First things first - I never listen to the Trail Show. But... the recent episode about the WASU was on in the background somewhere or something... anyway I caught them talking about hiking the CDT with Ley's maps. Ley's maps include the "Official" CDT route, as well as tons of alternates, and lots of sassy commentary. I have to say, most CDT hikers are forever indebted to Jonathan Ley for leading us along the trail... but as P.O.D. and Disco explain: "when you're out there, there's cursing." This often happens when there's a chasm between your perception of difficulty and Ley's. For example, if J-Ley says a cross-country route is "doable," there's a good chance it's a nightmarish slog that will leave you all too aware of your mortality ("DAMN YOU, J-LEY" - P.O.D., myself, most CDT hikers...) That said, his advice is almost always worth following...
These notes are all from the 2016 maps. Some are classic Ley commentary, some are particularly relevant to my hike, and some just seem to capture the experience of hiking the CDT. I certainly didn't catch all the good'uns - if you know of any that ought to be included, let me know! Leave a comment! If there are some new ones from more recent years, I want to include 'em!
MT 3 – “1. Ahern Drift: Snow slumps down here from the cliff above and make and [sic] icy slope in the early season, about 60 degrees. The dangerous section is not long – only about 20 yards, but if you slip here with no way of stopping, you’re screwed…”
MT 8 – “3. SB: headed out of East Glacier, go past the first tee on the golf course behind the lodge. Head down the cart path, go left over the bridge. When you get to the top of the hill (past a road to the right that dead-ends by some houses and barking dogs), look for a small road with fluorescent markers on the trees just before a dilapidated shed. These will lead you around some private property and eventually turn into a more distinct trail. Whew.”
MT 20 – “1. … SB: this area can be a little confusing, but just bash your way forward and don’t think about it too much. You’ll find the way to go… eventually.
… 3. SB: Be sure to pay close attention to the topography here, the “path” you’ve been following disappears in a meadow.
… 6. If you’re into geology, this could be an interesting cliff.”
MT 24 – “Ted Kaczynski’s (a.k.a. The Unabomber) cabin was somewhere around here, on “Lincoln Creek Road.” Of course, the entire thing got carted off to the FBI, so there’s nothing to see.”
MT 26 – “2. This can be a confusing intersection, especially SB. Use your compass to figure out which direction to go (i.e. east). Buddha (2005) offers this SB wisdom: “You might not be on FS1852 like you think you are, chances are, you’ll be on FS708, in which case, you have to walk east, past the old cabin on the left, turn right on the actual FS 1852, then another right onto FS571.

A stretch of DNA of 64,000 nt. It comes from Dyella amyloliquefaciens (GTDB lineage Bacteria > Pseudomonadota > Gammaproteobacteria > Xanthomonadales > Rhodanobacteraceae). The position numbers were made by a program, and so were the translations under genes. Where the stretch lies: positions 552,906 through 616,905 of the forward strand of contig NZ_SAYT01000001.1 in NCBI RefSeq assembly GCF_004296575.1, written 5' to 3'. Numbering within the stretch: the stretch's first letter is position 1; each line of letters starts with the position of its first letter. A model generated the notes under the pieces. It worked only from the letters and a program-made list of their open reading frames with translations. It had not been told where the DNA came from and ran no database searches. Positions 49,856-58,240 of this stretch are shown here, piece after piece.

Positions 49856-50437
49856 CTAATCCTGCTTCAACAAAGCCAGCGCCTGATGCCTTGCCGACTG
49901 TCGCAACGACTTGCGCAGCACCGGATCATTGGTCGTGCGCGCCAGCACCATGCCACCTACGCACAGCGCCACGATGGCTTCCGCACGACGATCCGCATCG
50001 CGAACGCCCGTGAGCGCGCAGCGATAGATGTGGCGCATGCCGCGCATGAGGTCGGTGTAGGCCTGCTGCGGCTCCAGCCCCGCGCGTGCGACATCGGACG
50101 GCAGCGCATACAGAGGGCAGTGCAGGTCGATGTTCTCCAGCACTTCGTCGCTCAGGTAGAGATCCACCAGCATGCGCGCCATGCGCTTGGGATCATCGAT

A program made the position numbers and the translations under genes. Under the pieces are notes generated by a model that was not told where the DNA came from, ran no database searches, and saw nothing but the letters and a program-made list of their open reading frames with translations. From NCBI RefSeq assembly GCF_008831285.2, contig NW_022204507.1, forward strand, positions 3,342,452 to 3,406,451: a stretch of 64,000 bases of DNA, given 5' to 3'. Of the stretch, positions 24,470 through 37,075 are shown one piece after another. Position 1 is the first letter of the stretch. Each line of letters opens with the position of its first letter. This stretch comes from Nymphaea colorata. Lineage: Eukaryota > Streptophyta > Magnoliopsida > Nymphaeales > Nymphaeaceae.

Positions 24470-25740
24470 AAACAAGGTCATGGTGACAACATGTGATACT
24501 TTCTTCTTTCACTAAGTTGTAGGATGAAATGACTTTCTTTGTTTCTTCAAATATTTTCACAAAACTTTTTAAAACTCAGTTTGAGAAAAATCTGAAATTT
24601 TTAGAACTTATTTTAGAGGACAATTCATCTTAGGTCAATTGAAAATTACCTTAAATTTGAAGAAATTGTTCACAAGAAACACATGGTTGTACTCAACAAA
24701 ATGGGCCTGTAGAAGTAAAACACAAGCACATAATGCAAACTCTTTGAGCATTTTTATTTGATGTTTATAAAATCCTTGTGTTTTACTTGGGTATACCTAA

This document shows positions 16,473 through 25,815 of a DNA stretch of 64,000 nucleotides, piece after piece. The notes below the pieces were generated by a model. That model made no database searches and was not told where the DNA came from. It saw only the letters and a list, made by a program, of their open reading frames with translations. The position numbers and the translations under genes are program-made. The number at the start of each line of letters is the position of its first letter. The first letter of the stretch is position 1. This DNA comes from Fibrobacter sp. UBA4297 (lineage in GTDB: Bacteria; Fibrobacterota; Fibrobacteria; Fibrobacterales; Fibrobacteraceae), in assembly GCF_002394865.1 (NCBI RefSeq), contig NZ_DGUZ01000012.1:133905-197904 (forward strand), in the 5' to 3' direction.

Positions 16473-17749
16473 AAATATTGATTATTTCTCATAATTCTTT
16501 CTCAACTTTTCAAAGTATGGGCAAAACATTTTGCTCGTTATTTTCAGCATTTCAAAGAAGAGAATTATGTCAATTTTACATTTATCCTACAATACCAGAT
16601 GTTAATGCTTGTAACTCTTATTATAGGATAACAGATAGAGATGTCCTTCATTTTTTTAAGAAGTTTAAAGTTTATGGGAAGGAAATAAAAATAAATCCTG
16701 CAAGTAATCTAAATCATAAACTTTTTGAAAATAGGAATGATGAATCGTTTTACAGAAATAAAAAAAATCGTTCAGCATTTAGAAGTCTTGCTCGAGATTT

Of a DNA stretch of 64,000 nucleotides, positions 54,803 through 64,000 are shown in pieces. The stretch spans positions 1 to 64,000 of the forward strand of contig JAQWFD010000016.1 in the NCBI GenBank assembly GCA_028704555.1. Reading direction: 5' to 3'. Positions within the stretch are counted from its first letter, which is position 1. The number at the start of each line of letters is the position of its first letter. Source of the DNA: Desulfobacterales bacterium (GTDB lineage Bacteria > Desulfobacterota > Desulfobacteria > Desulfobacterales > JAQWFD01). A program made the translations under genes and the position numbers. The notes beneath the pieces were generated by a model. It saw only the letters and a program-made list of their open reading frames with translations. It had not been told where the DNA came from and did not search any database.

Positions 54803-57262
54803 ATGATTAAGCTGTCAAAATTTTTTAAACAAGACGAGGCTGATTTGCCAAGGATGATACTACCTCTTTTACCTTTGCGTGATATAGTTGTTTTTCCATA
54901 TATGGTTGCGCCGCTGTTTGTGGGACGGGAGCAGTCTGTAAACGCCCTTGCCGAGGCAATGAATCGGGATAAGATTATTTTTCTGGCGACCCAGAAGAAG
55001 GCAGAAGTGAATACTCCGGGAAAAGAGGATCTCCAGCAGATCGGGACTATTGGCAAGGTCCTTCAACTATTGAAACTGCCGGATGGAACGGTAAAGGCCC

3. Finally found water here, it was flowing (it appeared) from the unnamed gulch to the northeast. Most of the streams in the area were dry or polluted by cow sh*t.
5. Marysville has a post office, and may be a resupply option. There’s also a bar, open 5-?, wed-sun. Bottoms up!”
MT 28 – “5. SB: the red route takes a turn in a meadow – no tread… look for a CDT post to the left. But make sure it’s a CDT post – another hiker reports a misleading post..?”
MT 32-33-34 – “3. Water pump, trash cans, and bathrooms… oh my.”
MT 37 – “Pizza note: 2010 hikers report that no pizza place in Butte would deliver to Pipestone Pass. What is the world coming to?”
MT 39 – “1. This is really disgusting water, but you may have little choice but to drink it. Either direction, it’s a long way to more water.”
MT 42 – “Note: The Miller Lake / Mill Creek valley is private property, and the owners are reported to NOT be friendly, or give a hoot about thru-hikers. So, it’s up to you to get permission, or whatever…”
MT 45 – “1. The slope north of Sawed Cabin Lake is steep and rocky, but is negotiable. One can traverse around the edge of the bowl. Still, some people have reported this as “sketchy”. Anyway, there’s no debate it’s a beautiful area!” (it was sketchy. don't recommend)
MT 47 – “1. This is the old “pre-2006” route, and isn’t exactly straightforward. Follow the new trail & count your blessings.”
MT 49 – “Note: There are a bunch of passes along the divide officially known “Big Hole Pass.”
MT 51 – “2. NB: shortcut is steep on both sides, and takes about an hour. On the Slag-o-melt side, stay west of the trees. This isn’t going to save you any time… I only drew it because some people will be tempted to take it anyway.”
MT 52 – “5. Lower Miner Lakes Campground is about 2.5 miles this direction. From there, you can hitch to Jackson, MT, which is reported to be a really cool town complete with a hot-spring saloon.” pardon... DID YOU SAY HOT SPRING SALOON?!
MT 53 – “3. Reported to be a little steep, but very do-able x-ctry shortcut. One group took 2 hours to get from bottom to top… but that seems a bit excessive.”
MT 55 – “1. There is water at the Sacajawea Memorial Camp here. If you’re familiar with the Lewis & Clark expedition, you’ll understand that this is a rather famous spot, and historically renowned little stream. NB: this is last on-trail water for about 25 miles.”